Rally hits Georgia’s capital after tax rise announced
17 Apr, 2007 16:52
Over one thousand people gathered in the centre of the Georgian capital Tbilisi to protest against a tax and utility price rise. They condemned the government's policies and said promises to bring the country out of poverty haven’t been kept.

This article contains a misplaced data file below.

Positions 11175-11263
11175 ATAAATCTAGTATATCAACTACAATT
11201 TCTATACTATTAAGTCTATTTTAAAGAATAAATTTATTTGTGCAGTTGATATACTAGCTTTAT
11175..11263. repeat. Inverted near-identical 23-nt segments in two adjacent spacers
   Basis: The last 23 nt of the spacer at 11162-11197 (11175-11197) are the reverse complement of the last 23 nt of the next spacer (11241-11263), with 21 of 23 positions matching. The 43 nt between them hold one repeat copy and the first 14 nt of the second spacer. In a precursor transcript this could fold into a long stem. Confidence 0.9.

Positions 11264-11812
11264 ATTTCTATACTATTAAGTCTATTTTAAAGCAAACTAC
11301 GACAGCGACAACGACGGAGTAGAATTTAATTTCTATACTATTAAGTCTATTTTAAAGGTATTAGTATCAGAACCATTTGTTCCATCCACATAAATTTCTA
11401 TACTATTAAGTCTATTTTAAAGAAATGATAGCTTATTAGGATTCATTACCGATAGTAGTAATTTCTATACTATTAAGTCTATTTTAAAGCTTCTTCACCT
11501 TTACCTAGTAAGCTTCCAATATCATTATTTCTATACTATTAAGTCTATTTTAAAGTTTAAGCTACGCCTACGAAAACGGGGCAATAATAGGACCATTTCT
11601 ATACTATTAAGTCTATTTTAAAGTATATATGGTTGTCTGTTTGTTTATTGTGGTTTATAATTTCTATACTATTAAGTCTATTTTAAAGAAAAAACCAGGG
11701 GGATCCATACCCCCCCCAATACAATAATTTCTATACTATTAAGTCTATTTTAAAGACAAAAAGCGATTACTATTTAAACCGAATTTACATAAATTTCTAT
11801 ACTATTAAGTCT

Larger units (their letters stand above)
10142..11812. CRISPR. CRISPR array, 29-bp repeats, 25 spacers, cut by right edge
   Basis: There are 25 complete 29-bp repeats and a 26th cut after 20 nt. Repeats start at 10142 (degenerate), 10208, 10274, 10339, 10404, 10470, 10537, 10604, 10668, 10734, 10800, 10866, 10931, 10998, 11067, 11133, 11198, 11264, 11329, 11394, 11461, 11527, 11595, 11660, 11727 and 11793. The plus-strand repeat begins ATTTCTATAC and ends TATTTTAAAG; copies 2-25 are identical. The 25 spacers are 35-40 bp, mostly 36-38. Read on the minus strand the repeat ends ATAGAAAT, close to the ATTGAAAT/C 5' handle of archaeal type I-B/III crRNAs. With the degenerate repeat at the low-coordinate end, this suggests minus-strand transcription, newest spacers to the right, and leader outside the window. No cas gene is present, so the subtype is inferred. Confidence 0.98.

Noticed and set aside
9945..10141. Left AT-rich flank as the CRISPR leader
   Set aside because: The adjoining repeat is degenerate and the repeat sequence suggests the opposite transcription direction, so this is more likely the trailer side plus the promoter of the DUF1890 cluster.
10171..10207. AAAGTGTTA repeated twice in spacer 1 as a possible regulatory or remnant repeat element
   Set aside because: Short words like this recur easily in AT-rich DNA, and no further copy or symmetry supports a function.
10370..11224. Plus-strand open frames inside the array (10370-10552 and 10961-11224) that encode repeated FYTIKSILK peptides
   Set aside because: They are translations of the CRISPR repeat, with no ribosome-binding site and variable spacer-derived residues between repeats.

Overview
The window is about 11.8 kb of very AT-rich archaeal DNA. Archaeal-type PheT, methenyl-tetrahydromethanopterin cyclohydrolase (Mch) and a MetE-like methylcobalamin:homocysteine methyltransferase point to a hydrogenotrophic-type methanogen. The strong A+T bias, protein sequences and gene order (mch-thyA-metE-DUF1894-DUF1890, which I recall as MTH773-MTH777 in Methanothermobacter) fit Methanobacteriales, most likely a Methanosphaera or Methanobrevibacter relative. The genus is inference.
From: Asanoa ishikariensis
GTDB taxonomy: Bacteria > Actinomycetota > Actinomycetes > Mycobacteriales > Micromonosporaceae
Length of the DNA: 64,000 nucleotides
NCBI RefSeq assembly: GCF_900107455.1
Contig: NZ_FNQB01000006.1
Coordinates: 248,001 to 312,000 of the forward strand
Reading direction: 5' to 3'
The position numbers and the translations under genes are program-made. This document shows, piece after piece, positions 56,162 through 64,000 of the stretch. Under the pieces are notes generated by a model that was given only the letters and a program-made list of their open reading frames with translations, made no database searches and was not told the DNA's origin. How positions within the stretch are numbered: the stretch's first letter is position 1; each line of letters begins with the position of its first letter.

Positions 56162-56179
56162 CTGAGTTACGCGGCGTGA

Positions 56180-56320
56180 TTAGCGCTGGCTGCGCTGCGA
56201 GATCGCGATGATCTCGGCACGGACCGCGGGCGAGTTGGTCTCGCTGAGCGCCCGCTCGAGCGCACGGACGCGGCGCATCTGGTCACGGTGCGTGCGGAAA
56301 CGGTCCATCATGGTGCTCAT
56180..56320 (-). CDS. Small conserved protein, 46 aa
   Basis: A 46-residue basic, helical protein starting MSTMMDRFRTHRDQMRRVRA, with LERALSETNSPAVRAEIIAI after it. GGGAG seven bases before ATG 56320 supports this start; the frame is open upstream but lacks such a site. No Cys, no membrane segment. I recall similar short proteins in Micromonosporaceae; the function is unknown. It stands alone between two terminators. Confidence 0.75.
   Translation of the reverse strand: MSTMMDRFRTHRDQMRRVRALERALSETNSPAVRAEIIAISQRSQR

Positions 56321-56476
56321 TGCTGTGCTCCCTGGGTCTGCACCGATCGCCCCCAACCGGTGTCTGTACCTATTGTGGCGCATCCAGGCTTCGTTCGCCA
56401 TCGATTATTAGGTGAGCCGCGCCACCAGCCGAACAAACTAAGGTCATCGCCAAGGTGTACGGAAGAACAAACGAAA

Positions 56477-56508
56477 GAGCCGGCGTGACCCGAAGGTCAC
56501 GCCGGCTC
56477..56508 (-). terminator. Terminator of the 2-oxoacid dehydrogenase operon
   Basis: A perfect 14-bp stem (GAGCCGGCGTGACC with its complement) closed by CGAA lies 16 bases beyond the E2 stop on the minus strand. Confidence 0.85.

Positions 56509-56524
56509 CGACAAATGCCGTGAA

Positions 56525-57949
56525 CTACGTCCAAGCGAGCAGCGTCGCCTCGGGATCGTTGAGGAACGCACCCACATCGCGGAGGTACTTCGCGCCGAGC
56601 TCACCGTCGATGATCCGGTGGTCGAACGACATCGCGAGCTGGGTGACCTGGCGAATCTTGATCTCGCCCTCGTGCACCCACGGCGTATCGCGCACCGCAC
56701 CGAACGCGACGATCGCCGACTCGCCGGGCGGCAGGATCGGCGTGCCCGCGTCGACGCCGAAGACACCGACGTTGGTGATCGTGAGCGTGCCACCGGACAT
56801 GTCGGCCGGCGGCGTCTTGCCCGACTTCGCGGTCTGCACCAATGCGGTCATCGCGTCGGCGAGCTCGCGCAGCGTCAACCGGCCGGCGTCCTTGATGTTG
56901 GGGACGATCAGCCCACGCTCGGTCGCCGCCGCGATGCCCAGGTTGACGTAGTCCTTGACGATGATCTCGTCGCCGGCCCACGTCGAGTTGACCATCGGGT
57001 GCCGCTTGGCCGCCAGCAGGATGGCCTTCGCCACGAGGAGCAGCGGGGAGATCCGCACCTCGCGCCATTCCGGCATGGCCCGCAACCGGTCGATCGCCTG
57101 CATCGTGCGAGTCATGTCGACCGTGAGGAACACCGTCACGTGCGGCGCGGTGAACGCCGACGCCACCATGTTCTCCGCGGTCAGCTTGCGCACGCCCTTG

A large scale demonstration, including pensioners, veterans and ordinary citizens, was led by several opposition movements. The protestors gathered in front of the Tbilisi Mayor’s office after violent clashes with the police, as the demonstrators condemned the government’s social policy calling it “illegal and dishonest”. “We want to be united against the government. We do not want this protest to be just our movements' protest, but we want this to be the protest of the people and society as a whole. We must do that, otherwise we will lose this fight,” Jondi Bagaturia, opposition movement leader, stated. Earlier, a decision was made by the National Regulation Commission to set higher prices on gas, water and electricity. The opposition and gas distribution companies severely criticised this decision. However, the commission says the new price rises are legal.“Before Russian gas became double the price, gas distribution companies were asking me to raise the tariff. Now they are protesting against the tariff, which is well regulated. And they try to blame us but not the high price of Russian gas. It's disgraceful,” Gia Tavadze, the head of the National Regulation Commission, claimed. In addition, the city Municipality is considering introducing a new tax-law on the property of those living in the city’s historical areas. This was the final straw which led to the angered opposition persuading people to come out and protest. They say the government, which was elected only 3 years ago by the same people, has failed their expectations for a better life.“We should ask them why they are doing this to us. Maybe the reason is that they want our standard of living to decrease even further for us to live like slaves?” Shota Patiashvili, a pensioner, said.